Christopher Carlozzi, State Director, National Federation of Independent Business
In Opposition to House Bill Nos. 2172, 3134 and Senate Bill No. 1048 An Act Establishing a Family and Medical Leave Insurance Program and An Act to Establish Paid Family Leave,
Before the Joint Committees on Labor and Workforce Development
June 13, 2017
Chairman Lewis and Chairman Brodeur and Members of the Joint Committee on Labor and Workforce Development:
My name is Christopher Carlozzi. I am the Massachusetts Director of the National Federation of Independent Business (NFIB). A non-profit, non-partisan organization, NFIB is the nation’s and our state’s largest small business advocacy group. In Massachusetts, NFIB represents thousands of small and independent business owners involved in all types of industry, including manufacturing, retail, wholesale, service, and agriculture. The average NFIB member has five employees and annual gross revenues of about $450,000. In short, NFIB represents the small Main Street business owners from across our state. On behalf of those small and independent business employers in the Commonwealth, I urge you to oppose House Bill Nos. 2172, 3134 and Senate Bill No. 1048, proposals that would mandate that Massachusetts employers fund paid leave for workers absent from work due to situations with family members and for workers’ temporary disabilities.
Massachusetts is already a high-cost state for employers with energy costs, development costs, taxes, unemployment insurance costs, health insurance premiums, mandated sick leave benefits, employee salary and benefit costs at or near the highest in the nation and now the potential for a new health care tax assessment. These costs and mandates, although not an exhaustive list, are reflected in the small business sector’s economic struggles over the past several years – a sector that has historically served as the state’s job incubator. Small business owners are not a bottomless pit. Now is not the time to impose a new mandate on employers for paid family leave for workers—a mandate that will make the state less economically competitive.
These employer-paid proposals would once again add another benefit to the growing list of “Massachusetts-only” expenses, leaving Bay State businesses at a competitive disadvantage with neighboring states. Rhode Island has had an employee paid (through a 1.2% payroll deduction tax) temporary disability program in place for workers for nearly seventy years. The program was recently expanded to include family leave along with employee disability, but once again, employee funded.
In addition, while the state policymakers may think they know how employees should want to be paid, this proposal takes away flexibility of employers and employees to design appropriate compensation. They know that the mandated employer paid benefits will result in smaller paychecks or less robust health insurance or retirement benefits. The cost of this mandate will be reflected in the workers’ compensation. A new state mandate that prescribes specific employee benefits, like paid family leave, would restrict the flexibility of employers to provide the wages and benefits that their employees want, and that the employer can afford. If employers are required to take money out of the weekly pay check for family leave, there are fewer resources available for other optional benefits such as health insurance, retirement programs, or wage increases—benefits that have a more fundamental relationship to the workplace and that impact workers of all ages. Particularly in small businesses, employees appreciate an employer that can tailor their benefits to their particular needs and desires.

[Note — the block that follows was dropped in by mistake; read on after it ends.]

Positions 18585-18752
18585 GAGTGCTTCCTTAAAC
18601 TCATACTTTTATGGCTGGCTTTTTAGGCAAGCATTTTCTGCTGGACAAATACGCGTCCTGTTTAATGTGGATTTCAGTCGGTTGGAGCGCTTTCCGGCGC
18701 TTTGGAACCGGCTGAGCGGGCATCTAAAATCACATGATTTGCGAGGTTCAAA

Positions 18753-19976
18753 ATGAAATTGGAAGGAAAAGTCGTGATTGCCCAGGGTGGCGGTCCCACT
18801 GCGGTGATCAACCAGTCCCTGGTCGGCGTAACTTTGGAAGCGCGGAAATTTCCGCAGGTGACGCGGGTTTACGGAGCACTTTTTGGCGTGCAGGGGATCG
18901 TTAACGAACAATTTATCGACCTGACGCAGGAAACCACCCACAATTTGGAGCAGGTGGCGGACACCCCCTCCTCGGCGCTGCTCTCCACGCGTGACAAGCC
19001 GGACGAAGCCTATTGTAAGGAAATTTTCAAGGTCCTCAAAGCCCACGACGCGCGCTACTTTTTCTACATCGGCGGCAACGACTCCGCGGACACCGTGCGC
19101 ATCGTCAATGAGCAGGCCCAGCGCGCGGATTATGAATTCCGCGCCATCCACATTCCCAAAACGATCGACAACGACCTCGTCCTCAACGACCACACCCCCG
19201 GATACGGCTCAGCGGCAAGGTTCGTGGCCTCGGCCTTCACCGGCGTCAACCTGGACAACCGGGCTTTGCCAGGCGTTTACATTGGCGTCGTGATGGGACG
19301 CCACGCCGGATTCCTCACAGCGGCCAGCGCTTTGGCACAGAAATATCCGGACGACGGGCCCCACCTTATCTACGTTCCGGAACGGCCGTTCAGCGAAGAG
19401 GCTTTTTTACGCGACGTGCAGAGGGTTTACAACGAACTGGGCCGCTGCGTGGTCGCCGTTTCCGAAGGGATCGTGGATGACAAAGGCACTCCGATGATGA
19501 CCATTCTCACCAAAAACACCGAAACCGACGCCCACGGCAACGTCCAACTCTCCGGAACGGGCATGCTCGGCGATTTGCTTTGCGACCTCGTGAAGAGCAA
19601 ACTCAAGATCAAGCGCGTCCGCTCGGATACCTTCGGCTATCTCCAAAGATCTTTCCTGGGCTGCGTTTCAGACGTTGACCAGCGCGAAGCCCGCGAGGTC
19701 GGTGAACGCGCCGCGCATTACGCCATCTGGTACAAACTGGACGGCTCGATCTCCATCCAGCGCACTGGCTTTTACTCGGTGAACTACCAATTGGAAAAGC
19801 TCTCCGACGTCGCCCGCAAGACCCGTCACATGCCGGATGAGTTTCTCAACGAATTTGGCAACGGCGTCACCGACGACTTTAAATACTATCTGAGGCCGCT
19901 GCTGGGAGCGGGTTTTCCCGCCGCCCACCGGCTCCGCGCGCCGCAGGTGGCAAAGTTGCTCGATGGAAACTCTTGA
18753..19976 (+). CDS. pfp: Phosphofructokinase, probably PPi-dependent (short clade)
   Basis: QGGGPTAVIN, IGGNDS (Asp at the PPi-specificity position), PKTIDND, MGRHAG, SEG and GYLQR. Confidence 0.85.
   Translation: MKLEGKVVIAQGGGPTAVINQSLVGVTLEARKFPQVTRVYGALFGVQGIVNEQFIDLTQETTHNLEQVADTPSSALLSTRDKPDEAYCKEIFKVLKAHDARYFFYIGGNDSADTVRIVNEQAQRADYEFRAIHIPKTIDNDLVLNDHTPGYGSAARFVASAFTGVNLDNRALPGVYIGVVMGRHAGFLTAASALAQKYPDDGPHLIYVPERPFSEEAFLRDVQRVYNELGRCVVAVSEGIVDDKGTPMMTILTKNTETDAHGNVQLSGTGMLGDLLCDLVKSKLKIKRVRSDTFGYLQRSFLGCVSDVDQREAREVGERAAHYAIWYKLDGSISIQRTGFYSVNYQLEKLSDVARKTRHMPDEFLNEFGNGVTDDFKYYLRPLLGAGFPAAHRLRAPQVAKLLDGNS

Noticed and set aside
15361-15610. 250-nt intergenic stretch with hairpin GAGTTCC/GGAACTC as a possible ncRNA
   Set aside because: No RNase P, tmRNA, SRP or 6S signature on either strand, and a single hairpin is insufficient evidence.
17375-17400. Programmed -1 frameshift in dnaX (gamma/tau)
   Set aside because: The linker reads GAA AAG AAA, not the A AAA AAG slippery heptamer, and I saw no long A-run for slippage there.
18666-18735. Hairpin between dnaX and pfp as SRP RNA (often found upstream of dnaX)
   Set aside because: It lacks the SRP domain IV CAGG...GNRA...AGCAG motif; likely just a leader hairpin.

Experts have reported modest wage growth for many workers in the Commonwealth and this may be attributed to the cost of additional state mandated benefits. Small businesses have a finite amount of resources to allocate to wages and benefits. State budget problems have dominated the news headlines these past few months as Massachusetts reports lower than anticipated tax revenues. It is important to note that the more employers are forced to pay for non-taxable benefits like leave policies, the less money they can allocate for wages (subject to the state income tax). As the Legislature adds more employer-paid mandates they may be inadvertently widening the state budget gap with less income tax revenue. Additionally, many workers would prefer a larger paycheck to additional benefits.
Unlike unemployment insurance or workers’ compensation, which cover losing a job through no fault of the employee or incurring an accidental injury on the job, having a family and paid family leave benefit is unrelated to the employment relationship. And in a small business, mandated family leave programs significantly impact productivity and operations. One employee on family leave would require the average-sized NFIB member business (with five employees) to operate without 20 percent of their total workforce for half of the year. The alternative would be to hire a temporary replacement worker—a difficult, costly, and in many cases likely ineffective remedy.
In summary, time-off for family issues are currently worked out in tens of thousands of small businesses in the Commonwealth every day without government intervention. Several current laws, such as the sick leave law, the small necessities act, and others cover many personal issues for workers as well. The government mandate is an economically dangerous imposition of additional costs on many Massachusetts employers.